The Bagh-e Vafa (Garden of Fidelity) was Babur's first garden in what is now Afghanistan. He wrote in his memoirs, "In 1508-09, I had constructed a charbagh garden called Bagh-i-Wafa on a rise to the south of the Adianapur fortress. It overlooks the river, which flows between the fortress and the garden. It yields many oranges, citroens and pomegranates."

What is known about its design also comes from Babur's memoirs, "There oranges, citrons and pomegranates grow in abundance...I had plantains brought and planted there; they did vedry well. The year before I had had sugar cane planted there; it also did well...The garden lies high, has running water close at hand, and a mild winter climate. In the middle of it, a one-mill stream flows constantly past the little hill on which are the four garden plots. In the southwest part of it there is a reservoir ten by ten, round which are orange-trees and a few pomegranates, the whole encircled by a trefoil meadow. This is the best part of the garden, a most beautiful sight when the oranges take color."

This type of garden, called a charbagh, was described earlier in an account from Sir John Mandeville’s travels into the East, c. 1370, “And this Paradise is enclosed all about with a wall…and in the most high place of Paradise, even in the middle place, is a well that casteth out the four floods that run by divers lands. Of the which, the first is clept Pison, or Ganges, that is all one; and it runneth throughout Ind or Emlak, in the which river be many precious stones, and much of lignum aloes and much gravel of gold. And that other river is clept Nilus or Gison, that goeth by Ethiopia and after by Egypt. And that other is clept Tigris, that runneth by Assyria and by Armenia the great. And that other is clept Euphrates, that runneth also by Media and Armenia and by Persia. And men there beyond say, that all the sweet waters of the world, above and beneath, take their beginning of the well of Paradise, and out of that well all waters come and go.”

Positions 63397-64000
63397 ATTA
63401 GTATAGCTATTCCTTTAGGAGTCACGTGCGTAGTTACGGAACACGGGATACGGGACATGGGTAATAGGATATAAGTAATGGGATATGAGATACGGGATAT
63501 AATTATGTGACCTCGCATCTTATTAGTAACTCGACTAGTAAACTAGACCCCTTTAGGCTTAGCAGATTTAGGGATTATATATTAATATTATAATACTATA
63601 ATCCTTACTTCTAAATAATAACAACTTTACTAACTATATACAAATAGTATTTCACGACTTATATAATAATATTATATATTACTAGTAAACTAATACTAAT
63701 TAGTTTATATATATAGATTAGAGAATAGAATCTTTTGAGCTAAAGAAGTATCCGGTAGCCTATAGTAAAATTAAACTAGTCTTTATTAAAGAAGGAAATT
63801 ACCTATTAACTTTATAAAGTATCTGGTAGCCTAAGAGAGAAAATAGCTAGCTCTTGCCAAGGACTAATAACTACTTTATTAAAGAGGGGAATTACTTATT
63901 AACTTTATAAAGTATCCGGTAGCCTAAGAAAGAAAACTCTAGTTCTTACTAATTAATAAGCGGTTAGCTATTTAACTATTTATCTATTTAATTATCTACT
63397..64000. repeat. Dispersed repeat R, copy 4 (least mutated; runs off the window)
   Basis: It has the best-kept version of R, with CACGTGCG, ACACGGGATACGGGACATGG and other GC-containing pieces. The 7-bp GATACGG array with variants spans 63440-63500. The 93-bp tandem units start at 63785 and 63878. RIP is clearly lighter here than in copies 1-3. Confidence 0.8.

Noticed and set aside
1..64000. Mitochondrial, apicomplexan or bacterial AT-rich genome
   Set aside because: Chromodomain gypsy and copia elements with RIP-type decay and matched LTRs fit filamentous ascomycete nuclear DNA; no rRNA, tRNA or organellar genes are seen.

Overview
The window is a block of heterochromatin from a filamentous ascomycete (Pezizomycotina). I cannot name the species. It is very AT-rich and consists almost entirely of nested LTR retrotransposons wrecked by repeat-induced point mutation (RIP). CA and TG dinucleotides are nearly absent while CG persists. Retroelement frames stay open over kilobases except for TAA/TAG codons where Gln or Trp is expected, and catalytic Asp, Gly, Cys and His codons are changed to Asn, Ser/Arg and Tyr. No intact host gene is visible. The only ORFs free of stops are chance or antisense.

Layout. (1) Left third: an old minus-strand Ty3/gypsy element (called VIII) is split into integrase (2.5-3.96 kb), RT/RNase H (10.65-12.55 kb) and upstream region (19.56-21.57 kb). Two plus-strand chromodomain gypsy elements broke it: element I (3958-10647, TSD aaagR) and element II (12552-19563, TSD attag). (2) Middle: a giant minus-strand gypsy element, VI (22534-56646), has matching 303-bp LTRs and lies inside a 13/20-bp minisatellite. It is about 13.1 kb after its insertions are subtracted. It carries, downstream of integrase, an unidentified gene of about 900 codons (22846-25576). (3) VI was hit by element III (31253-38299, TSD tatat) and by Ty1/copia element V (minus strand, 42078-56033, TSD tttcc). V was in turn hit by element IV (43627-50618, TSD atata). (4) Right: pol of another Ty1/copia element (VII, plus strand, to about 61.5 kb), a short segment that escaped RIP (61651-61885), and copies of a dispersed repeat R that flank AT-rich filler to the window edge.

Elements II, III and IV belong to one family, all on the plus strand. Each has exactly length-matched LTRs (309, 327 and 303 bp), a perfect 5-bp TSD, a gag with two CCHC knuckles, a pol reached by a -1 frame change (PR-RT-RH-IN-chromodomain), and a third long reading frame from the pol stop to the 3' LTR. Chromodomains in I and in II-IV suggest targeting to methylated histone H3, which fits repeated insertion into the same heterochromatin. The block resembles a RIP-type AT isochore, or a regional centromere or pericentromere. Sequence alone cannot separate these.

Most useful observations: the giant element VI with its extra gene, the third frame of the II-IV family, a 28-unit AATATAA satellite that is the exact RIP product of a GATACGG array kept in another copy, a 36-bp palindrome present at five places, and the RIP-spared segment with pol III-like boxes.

Charbagh is a Persian-style garden layout. The quadrilateral garden is divided by walkways or flowing water into four smaller parts. In Persian, "Char" means "four" and "bagh" means "garden." Chahrbagh originated from the time of Achaemenid Persia. Greek historians, such as Herodotus and Xenophon, give extensive accounts of Cyrus the Great's palatial city of Pasargadae and his four-gardens.

The Gardens of Babur, also called Bagh-e Babur, is today a historic park in Kabul, Afghanistan, and also the last resting-place of the first Mughal emperor Babur. The gardens are thought to have been developed in the early 1500s, when Babur gave orders for the construction of an "avenue garden" in Kabul, described in some detail in his memoirs, the Baburnama.  Today, many species chosen for replanting are specifically mentioned in the Baburnama, including walnut, cherry, quince, mulberry and apricot trees.